In the agreement, there are also what the provinces regard as weak provisions
relating to dispute avoidance and dispute resolution, which, fundamentally, were
about the Canada Health Act. That is what the provinces were interested in when
they pushed that area. By provincial standards, they are relatively weak. We can
come back to that and discuss them in detail, if you wish.
I will end my comments with two points. First, one of the interesting things
about the SUFA and the new federal-provincial relationship we have established
is how general the rules are and how it is impossible to tell in detail how it
will work out because the established rules and norms are quite general. Much
will depend on the political will that federal and provincial governments pour
into the agreement. What they want it to be will be as important as what is on
Given the general nature of the terms, there have been wildly conflicting
interpretations of what happened. In parts of Quebec, the SUFA has been seen as
a centralizing document, with predictions that this instrument will lead to a
major expansion of the federal role. This has come from the Quebec government
and a number of sovereigntist intellectuals in Quebec who see this as the new
face of centralism.
Elsewhere, people have argued that this is a major decentralizing device. For
example, Tom Kent was an advisor to the Government of Canada in the days of the
introduction of medicare. He was a principal advisor to Mr. Pearson. He has said
that this is the end of shared-cost funding, period, and that we will never see
it again. No government in its right mind, quote, unquote, would ever transfer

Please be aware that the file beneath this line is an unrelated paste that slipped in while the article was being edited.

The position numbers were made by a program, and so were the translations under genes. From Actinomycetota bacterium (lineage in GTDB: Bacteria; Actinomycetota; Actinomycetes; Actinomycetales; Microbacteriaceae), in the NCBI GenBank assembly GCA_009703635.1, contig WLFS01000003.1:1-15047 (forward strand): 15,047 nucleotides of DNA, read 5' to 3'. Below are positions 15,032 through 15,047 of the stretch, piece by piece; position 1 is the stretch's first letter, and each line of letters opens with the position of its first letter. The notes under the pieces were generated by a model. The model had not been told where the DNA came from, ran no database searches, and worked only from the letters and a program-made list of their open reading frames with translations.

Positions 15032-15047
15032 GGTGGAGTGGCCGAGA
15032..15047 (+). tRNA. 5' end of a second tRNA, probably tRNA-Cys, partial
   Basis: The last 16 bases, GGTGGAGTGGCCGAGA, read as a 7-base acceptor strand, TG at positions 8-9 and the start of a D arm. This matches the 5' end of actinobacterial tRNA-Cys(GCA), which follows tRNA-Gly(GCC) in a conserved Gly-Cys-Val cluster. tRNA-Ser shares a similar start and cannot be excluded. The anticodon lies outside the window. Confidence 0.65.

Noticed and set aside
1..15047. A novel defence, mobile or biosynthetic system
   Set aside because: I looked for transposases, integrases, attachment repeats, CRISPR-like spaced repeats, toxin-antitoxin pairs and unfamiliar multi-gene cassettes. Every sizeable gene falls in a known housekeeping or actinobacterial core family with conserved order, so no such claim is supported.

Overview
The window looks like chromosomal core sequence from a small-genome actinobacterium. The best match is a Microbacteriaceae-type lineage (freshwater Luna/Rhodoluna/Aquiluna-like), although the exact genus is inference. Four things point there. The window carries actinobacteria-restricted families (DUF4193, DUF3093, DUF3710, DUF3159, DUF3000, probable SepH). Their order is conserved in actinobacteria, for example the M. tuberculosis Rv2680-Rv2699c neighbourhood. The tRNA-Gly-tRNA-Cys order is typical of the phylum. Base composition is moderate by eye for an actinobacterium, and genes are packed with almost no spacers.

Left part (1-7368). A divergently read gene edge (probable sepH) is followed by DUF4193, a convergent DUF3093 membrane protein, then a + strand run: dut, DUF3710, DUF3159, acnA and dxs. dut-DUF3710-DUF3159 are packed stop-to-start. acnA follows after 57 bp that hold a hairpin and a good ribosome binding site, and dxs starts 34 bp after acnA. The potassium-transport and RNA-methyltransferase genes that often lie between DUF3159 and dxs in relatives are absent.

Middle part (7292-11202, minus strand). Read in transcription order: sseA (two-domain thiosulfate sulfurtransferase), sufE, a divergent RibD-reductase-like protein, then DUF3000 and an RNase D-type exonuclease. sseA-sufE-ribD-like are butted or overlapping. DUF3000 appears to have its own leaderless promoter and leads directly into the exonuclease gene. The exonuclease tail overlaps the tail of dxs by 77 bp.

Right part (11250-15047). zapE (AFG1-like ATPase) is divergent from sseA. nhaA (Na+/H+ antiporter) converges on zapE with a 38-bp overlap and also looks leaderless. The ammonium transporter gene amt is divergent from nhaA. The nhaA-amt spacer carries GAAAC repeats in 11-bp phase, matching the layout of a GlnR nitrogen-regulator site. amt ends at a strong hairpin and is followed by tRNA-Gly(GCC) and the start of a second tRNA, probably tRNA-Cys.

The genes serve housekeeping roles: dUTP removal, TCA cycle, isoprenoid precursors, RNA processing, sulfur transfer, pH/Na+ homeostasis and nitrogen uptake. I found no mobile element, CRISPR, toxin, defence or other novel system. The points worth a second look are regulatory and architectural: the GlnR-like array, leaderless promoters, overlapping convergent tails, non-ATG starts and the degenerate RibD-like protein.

funds to the provinces under these terms and that all that is left to the
federal government is direct transfers to citizens.
Those are two diametrically opposed interpretations, each consistent with the
details of what is written on paper.
Given these wildly conflicting interpretations, what has the experience been
in the last 13 months since the agreement was struck a year ago in February? I
say it is too early to tell, but it is clear that there are many tensions
surrounding the agreement.
The Social Union Framework Agreement was never intended to end conflict.
There will be conflict. You do not violate the SUFA if the provinces campaign
for the federal government to raise its expenditures on health care. Similarly,
I do not think it violates the SUFA for the federal government to speak
politically about the intentions of the Government of Alberta in the area of
private sector clinics.
The issue is whether the SUFA will provide rules that will help us manage
those conflicts. My own sense is that we are a long way from having those rules
fully worked out. The federal government is much more interested in the mobility
and accountability provisions. The provinces want to strengthen the
dispute-resolution portions of the agreement. They see those as weak and are